A) Genes: Structure, Replication & Mutation

 The size of DNA molecules presents an interesting biological
puzzle. Given that these molecules are generally
much longer than the cells or viral particles that contain them,how do they fit into their cellular or viral packages?  

          Cellular DNA contains genes and intergenic regions,
both of which may serve functions vital to the cell. The
more complex genomes, such as those of eukaryotic
cells, demand increased levels of chromosomal organization,
and this is reflected in the chromosomes’ structural
features. We begin by considering the different
types of DNA sequences and structural elements within

Genes Are Segments of DNA That Code For Polypeptide Chains & RNAs:

Our understanding of genes has evolved tremendously
over the last century. Classically, a gene was
defined as a portion of a chromosome that determines
or affects a single character or phenotype (visible
property), such as eye color. George Beadle and Edward
Tatum proposed a molecular definition of a gene
in 1940. After exposing spores of the fungus Neurospora
crassa to x rays and other agents known to
damage DNA and cause alterations in DNA sequence
(mutations), they detected mutant fungal strains
that lacked one or another specific enzyme, sometimes
resulting in the failure of an entire metabolic
pathway. Beadle and Tatum concluded that a gene is a

segment of genetic material that determines, or codes  for, one enzyme: the one gene–one enzyme hypothesis.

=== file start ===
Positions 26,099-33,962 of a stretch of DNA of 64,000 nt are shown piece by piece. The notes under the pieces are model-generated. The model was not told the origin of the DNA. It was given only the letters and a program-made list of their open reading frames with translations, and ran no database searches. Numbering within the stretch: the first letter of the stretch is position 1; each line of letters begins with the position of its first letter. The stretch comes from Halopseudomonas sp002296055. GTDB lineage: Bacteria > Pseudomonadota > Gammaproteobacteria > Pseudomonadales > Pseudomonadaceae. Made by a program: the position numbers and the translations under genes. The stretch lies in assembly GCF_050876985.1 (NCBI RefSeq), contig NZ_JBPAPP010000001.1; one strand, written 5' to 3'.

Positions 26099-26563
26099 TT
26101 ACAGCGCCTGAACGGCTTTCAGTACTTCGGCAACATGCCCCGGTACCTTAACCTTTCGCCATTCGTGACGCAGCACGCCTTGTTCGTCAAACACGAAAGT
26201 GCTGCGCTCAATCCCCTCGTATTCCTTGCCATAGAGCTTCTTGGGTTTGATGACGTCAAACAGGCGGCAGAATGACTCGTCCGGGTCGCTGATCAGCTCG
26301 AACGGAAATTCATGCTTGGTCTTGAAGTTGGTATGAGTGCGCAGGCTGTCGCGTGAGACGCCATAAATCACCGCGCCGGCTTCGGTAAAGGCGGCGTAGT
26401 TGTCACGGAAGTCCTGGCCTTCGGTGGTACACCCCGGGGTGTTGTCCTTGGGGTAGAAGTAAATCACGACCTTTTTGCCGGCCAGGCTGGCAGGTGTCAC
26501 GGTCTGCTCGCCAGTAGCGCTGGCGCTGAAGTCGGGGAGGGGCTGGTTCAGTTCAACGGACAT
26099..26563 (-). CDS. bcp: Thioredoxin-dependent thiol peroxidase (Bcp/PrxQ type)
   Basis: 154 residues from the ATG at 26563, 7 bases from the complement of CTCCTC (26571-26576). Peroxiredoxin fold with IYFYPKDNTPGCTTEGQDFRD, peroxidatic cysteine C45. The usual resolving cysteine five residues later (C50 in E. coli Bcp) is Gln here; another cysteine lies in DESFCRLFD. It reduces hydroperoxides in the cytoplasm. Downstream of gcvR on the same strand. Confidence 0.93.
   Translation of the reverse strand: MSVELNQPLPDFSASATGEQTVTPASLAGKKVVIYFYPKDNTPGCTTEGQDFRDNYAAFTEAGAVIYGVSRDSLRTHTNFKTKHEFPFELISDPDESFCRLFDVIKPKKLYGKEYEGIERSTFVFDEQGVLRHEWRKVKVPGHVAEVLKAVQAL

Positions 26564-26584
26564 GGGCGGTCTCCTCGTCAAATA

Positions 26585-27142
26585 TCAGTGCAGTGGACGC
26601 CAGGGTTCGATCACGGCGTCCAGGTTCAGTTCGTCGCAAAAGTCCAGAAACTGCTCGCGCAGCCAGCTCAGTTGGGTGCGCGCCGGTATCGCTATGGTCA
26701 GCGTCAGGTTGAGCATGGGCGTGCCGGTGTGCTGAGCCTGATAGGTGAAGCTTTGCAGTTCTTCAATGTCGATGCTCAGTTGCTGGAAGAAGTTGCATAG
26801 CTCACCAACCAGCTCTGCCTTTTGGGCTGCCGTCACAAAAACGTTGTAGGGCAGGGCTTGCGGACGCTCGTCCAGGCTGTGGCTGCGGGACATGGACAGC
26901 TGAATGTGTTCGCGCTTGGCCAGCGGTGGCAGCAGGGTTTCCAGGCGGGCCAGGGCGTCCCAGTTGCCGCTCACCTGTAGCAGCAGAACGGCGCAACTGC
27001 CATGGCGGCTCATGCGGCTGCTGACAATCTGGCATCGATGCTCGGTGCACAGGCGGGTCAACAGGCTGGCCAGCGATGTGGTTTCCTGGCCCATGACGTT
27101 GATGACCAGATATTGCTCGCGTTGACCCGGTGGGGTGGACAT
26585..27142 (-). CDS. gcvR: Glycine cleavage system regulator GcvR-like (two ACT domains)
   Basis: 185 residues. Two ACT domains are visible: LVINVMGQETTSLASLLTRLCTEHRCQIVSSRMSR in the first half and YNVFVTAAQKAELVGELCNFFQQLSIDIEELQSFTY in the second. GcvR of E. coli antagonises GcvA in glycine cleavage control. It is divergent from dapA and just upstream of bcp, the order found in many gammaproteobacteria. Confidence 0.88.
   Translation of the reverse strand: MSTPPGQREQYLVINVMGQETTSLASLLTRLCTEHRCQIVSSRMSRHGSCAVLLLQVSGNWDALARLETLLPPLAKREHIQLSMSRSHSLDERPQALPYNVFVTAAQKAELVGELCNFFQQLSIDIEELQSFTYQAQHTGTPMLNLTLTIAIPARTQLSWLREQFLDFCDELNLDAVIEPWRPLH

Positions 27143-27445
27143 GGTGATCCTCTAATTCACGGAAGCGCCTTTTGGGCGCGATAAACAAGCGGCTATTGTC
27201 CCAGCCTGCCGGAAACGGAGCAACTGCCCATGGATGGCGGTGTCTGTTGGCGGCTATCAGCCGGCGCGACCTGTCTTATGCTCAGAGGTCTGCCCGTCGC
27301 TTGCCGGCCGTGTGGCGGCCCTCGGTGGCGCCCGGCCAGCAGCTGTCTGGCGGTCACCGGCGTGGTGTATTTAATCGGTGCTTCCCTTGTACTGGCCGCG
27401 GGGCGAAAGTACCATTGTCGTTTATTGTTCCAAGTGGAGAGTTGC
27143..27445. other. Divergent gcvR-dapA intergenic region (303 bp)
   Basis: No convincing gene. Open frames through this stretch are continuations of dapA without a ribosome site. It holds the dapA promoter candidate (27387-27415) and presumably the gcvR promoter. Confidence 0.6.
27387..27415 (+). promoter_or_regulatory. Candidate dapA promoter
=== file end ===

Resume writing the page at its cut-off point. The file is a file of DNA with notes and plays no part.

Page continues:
Later this concept was broadened to one gene–
one polypeptide, because many genes code for a
protein that is not an enzyme or for one polypeptide
of a multi subunit protein.
           The modern biochemical definition of a gene is
even more precise. A gene is all the DNA that encodes
the primary sequence of some final gene product, which
can be either a polypeptide or an RNA with a structural
or catalytic function. DNA also contains other segments
or sequences that have a purely regulatory function.
Regulatory sequences provide signals that may denote
the beginning or the end of genes, or influence the
transcription of genes, or function as initiation points
for replication or recombination. Many genes in eukaryotes and a few in bacteria
and archaea are interrupted by noncoding DNA segments
and are therefore considerably longer than this
simple calculation would suggest. 
    How many genes are in a single chromosome? The
Escherichia coli chromosome, one of the bacterial
genomes that have been completely sequenced, is a circular
DNA molecule (in the sense of an endless loop
rather than a perfect circle) with 4,639,675 bp. These
base pairs encode about 4,300 genes for proteins and
another 157 genes for structural or catalytic RNA molecules.
Among eukaryotes, the approximately 3.1 billion
base pairs of the human genome include almost 29,000
genes on 24 different chromosomes.


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